• Additional materials

Again, don’t send this unless you are explicitly asked for it, or you’ve developed enough of a relationship with your editor / agent that you know it will be welcome, but do absolutely keep a folder of “stuff” that doesn’t fall into any of the categories above, such as:

-maps you may have hand-drawn or computer-generated
-some cover art ideas, or a collection of covers for other books that you think are a good example of what you were thinking
-character sketches or commissioned art
-stock images, moodboards, or aesthetics posts
-deleted scenes or alternate endings/moments
-playlists

BONUS

 

  • Screenplay Treatment
    I’m gonna put a big fat caveat on this one, and say that as a novelist this isn’t actually your job. If your novel gets picked up for a dramatic adaptation, you may be asked to write a treatment then, but honestly it’s the screenwriter who should be writing the treatment, as it’s the map to the screenplay itself. Having said that, I did once have an agent ask me to write a screenplay treatment for my novel to make it easier for his entertainment agent to pitch. As I have experience as a screenwriter, I did it, but it didn’t quite feel like something that ought to have been on my plate. So if you want to take a crack at writing the treatment, you can find out all about the process here. (I mean, basically, a Treatment is pretty much the exact same thing as a book Synopsis, with specific formatting requirements and more focus on the fact that film is a visual medium.)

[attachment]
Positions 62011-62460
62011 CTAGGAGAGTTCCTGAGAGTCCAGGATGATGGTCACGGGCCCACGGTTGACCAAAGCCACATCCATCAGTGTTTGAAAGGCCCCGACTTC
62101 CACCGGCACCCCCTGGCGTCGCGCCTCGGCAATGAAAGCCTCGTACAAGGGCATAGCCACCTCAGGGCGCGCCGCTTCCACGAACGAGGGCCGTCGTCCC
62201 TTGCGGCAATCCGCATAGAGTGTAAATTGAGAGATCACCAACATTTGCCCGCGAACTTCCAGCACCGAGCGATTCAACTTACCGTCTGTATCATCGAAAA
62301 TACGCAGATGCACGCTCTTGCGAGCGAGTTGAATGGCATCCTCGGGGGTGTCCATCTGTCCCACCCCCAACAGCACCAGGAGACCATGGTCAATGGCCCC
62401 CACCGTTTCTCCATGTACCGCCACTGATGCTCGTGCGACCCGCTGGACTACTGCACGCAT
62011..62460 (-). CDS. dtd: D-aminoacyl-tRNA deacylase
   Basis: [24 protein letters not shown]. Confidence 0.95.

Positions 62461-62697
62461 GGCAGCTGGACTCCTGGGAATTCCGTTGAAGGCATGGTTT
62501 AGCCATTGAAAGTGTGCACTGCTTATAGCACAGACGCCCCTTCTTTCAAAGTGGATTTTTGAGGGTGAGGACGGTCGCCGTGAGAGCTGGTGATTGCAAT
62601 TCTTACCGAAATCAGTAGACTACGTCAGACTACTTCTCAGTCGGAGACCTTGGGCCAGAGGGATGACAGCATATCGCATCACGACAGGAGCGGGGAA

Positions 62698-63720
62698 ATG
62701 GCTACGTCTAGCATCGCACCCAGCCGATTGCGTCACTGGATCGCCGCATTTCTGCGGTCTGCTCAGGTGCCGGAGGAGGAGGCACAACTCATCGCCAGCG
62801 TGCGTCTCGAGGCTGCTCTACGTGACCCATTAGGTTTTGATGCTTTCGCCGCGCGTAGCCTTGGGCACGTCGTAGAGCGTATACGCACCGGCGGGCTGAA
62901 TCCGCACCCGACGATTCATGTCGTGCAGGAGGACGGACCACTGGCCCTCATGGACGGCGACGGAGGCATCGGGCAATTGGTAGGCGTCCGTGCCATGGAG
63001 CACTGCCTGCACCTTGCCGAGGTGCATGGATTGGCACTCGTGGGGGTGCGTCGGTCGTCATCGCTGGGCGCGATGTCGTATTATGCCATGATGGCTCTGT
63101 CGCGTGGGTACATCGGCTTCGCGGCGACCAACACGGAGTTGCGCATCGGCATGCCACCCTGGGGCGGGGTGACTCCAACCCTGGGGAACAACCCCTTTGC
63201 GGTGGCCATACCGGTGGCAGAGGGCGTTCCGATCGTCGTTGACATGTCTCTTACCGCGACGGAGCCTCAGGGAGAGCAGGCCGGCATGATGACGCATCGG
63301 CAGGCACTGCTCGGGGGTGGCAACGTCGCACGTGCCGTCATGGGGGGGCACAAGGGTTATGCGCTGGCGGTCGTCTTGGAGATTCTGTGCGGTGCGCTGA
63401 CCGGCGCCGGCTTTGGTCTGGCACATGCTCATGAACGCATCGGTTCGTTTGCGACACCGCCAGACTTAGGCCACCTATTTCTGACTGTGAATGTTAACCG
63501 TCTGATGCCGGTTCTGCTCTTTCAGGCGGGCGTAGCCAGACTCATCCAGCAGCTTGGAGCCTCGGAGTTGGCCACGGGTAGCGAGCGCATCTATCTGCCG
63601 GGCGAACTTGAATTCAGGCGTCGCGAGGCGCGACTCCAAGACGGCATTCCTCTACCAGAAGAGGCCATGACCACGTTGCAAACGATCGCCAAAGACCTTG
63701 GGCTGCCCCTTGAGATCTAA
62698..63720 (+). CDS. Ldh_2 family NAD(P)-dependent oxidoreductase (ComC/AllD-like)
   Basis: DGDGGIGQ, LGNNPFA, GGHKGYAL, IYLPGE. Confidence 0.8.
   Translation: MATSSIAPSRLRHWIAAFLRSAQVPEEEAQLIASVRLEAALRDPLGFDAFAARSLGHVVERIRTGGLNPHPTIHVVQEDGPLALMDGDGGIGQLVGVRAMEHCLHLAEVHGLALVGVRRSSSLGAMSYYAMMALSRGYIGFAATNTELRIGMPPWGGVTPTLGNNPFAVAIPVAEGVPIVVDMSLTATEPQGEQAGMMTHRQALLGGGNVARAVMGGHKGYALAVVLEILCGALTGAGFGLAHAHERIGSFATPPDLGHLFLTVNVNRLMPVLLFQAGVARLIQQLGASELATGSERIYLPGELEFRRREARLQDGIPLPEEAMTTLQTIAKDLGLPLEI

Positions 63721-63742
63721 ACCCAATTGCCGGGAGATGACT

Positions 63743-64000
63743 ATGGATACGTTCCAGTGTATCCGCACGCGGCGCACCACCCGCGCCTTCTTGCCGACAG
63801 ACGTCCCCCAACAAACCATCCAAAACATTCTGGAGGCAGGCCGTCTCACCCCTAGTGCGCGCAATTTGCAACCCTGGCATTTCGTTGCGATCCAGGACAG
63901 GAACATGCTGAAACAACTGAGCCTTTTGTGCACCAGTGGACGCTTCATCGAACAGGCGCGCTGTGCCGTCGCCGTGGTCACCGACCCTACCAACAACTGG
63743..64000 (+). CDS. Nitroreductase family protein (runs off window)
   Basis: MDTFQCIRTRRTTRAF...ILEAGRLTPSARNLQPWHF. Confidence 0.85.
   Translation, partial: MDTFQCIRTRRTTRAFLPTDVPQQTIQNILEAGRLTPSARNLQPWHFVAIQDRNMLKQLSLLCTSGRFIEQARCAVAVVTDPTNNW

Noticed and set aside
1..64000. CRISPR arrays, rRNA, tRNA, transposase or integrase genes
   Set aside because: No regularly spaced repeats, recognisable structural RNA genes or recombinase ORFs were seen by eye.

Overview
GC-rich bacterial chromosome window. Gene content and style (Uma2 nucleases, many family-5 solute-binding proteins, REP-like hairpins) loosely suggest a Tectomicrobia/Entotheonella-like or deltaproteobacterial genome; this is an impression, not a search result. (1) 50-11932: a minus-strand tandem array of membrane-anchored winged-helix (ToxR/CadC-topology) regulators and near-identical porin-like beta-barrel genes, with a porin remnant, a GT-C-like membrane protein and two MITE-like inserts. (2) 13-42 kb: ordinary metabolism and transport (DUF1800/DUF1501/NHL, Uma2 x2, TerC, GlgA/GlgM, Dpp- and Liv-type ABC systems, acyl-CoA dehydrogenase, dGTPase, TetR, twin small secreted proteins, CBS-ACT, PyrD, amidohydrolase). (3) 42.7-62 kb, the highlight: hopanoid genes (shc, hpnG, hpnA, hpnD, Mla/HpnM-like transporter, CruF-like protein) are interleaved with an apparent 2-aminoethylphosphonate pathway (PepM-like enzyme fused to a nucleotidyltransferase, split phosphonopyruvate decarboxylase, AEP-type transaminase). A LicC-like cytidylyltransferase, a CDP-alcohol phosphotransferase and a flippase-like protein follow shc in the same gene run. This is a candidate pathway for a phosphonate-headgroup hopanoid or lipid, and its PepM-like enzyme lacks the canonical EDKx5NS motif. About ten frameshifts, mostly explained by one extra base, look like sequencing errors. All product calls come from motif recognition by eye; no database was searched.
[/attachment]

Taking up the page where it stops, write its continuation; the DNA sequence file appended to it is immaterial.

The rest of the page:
So there you have it. 

Remember, while you’ve put together all these materials, only send agents / editors / publishers what they ask for. To do otherwise looks like you couldn’t be bothered to read or follow their directions, which does not make them want to take you on. 

You may create a document that you never, ever use, and that’s okay. It’s a good reference for you, and a good artistic exercise; no work you do on your novel is ever wasted. I’ve found that even if I thought I would never use it, there are times that I dive into my Pitch Package folder years after the book is out to fetch one of my assets for something or other.

Have fun putting together your Pitch Package, and best of luck out there querying!

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Still have questions? Read more WORDS FOR WRITERS posts here or ASK ME HERE.

JM FreyWORDS FOR WRITERS: How to Create a Pitch Package